Enums, or enumerated types, are a list of constant values with developer-friendly names. They are used in programming and are often used to establish a set of predefined values that a variable can take.
Define a list of values
Enums are a list of values, each of which is always unique. You cannot have two values in the enum with the same name. This makes them very useful for defining all possible value states that a function can handle.
For example, you could have an enumeration called “Fruits”
stringto display this variable – a
stringcan have infinite possible values, while this enumeration can have only three.
You can then use this enumeration in your code. For example, check if the user input type equals an Apple, or even pass it as an argument to one
switch/case statement, do something specific for each type of possible value.
Under the hood, enums themselves have values. This depends on the language implementation, but in C # enums have integers by default. The default values start at 0, 1, 2, 3, etc., but this can be changed manually to set each enum item to a specific value. For example HTTP status codes:
Which can then be converted back and forth to the value and enumeration type, using basic casts:
Enums are not only useful for defining sets of items, they are also great for the developer experience. Even if you convert to a string or int before submitting data to an API, using enums in your codebase provides more flexibility and leads to cleaner code.
Having autocomplete drop-down lists for a list of possible values not only helps you, but also helps anyone working on your codebase in the future. You don’t want to maintain code that accepts strings as arguments and does arbitrary things based on the input. Using an enum instead strictly defines the application behavior.
Disadvantages of Using Enums
The main downside to enums is when they leave your codebase and lose their special meaning. For example, if you have an API to which you store data and send data to, you must first serialize the enum, which will probably take the underlying number 0, 1, 2, etc. by default. Some languages support enums with an underlying string of values or custom bulleted serialization rules, which can help alleviate this problem.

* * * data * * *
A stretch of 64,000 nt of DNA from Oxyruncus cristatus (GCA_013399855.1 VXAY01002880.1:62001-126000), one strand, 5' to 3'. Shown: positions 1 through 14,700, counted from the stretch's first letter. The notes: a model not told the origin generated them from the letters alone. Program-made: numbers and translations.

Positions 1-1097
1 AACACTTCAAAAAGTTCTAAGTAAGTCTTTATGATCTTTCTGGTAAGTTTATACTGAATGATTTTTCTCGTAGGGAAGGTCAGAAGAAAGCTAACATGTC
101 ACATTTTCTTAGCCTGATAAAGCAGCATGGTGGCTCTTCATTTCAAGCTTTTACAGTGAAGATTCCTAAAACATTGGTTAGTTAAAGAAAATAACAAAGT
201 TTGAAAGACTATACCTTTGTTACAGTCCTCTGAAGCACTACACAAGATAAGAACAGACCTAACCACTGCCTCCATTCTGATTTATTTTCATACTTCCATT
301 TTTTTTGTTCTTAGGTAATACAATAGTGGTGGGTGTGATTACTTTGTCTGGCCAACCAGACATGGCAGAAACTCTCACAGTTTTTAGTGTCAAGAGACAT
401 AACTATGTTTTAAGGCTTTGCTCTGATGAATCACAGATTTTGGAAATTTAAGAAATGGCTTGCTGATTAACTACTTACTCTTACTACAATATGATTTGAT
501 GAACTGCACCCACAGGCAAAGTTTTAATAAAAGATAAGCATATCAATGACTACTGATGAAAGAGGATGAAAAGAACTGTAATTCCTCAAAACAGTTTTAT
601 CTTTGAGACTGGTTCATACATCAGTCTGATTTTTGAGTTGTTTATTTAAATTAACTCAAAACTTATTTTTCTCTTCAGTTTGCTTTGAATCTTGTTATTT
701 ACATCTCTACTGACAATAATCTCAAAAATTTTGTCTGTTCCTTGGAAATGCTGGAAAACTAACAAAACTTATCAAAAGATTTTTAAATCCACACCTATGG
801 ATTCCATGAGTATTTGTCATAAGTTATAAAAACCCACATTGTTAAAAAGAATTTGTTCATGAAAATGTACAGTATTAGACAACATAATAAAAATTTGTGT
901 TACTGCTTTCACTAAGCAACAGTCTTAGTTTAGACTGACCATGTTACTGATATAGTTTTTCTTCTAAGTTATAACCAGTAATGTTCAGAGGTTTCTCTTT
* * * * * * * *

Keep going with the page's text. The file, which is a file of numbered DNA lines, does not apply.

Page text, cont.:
This can also be a problem if your enums change. Once you start using an enumeration, you can’t change its order, just add new items at the end. Otherwise, data saved with the old version of the enumeration would become obsolete and unreadable.
Enum types as flags
Another common use for enums is to define bitwise flags. This is quite an advanced concept, but in fact each enumeration value represents a single Boolean value. Together, the entire enumeration can be stored in a single integer and used to perform quick searches for Boolean data.
This works because each enumeration value is set to a different bit in the underlying number. For binary, this means that the enumeration values will be 0, 1, 2, 4, 8, 16, etc. You can then add them together to display a list of Boolean values.
Why are you doing this instead of multiple booleans? First, it saves space, which can be an advantage in some situations (where you store a lot of them). But more importantly, it is very fast to access any value, especially when you have access to multiple values. For example, if you want to check if it’s the weekend, you can check if it’s it
Saturday | Sunday, all of the same byte loaded into memory. The CPU only needs to fetch one item to get a list of all flag states.